A total lunar eclipse provided a spectacular celestial show as it unfolded Sunday night into early Monday in the Americas.
The eastern half of North America and all of Central and South America were prime locations to see the eclipse, while partial stages were visible across Africa, Europe and the Middle East.
Among those watching the eclipse where skies were clear were residents of Buenos Aires, Argentina, who bundled up in the chilly night and relaxed on blankets in a park to look at the event. In Caracas, Venezuela, some people brought laser pointers as a crowd gathered to watch.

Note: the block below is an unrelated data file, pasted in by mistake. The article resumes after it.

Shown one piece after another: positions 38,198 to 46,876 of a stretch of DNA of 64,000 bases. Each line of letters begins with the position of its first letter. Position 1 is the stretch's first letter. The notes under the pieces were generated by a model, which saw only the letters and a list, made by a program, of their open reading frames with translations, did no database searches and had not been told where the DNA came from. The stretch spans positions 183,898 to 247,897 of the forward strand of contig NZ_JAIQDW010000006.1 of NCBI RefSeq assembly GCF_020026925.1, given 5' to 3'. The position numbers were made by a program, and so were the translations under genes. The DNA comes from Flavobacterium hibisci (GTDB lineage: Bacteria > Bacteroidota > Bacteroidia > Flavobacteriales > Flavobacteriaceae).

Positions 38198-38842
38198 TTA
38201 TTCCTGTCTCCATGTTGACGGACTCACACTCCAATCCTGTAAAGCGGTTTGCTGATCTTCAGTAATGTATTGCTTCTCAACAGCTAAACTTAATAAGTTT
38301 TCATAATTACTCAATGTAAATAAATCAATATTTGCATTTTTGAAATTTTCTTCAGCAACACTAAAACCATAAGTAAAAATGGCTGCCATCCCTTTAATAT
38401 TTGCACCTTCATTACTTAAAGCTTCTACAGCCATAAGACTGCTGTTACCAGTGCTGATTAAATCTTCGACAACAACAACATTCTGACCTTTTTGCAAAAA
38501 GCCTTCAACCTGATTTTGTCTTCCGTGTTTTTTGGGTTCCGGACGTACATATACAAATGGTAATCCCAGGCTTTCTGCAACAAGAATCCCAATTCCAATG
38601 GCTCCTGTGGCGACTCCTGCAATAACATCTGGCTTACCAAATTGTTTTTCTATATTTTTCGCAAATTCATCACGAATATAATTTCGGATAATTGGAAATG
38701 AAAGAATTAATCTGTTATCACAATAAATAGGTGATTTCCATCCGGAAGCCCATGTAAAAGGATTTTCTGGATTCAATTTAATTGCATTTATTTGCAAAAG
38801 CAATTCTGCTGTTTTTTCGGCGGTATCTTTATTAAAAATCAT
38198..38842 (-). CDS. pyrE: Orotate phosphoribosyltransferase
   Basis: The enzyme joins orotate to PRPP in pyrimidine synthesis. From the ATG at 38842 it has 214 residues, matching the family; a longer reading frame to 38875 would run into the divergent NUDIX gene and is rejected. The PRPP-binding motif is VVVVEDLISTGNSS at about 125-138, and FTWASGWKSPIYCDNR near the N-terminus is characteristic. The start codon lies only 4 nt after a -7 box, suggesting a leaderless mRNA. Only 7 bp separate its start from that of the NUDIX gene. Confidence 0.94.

The moon was bathed in the reflected red and orange hues of Earth's sunsets and sunrises for about 1 1/2 hours, one of the longest totalities of the decade. It was the first so-called "blood moon" in a year.
A total eclipse occurs when Earth passes directly between the moon and the sun, and casts a shadow on the lunar surface. The moon was 225,000 miles (362,000 kilometers) away at the peak of the eclipse—around midnight on the U.S. East Coast.
There'll be another lengthy total lunar eclipse in November, with Africa and Europe being the best places to see it, but not the Americas. Then the next one isn't until 2025.
Citation: Lunar eclipse thrills stargazers in the Americas (2022, May 16) retrieved 16 May 2022 from https://phys.org/news/2022-05-lunar-eclipse-thrills-stargazers-americas.html
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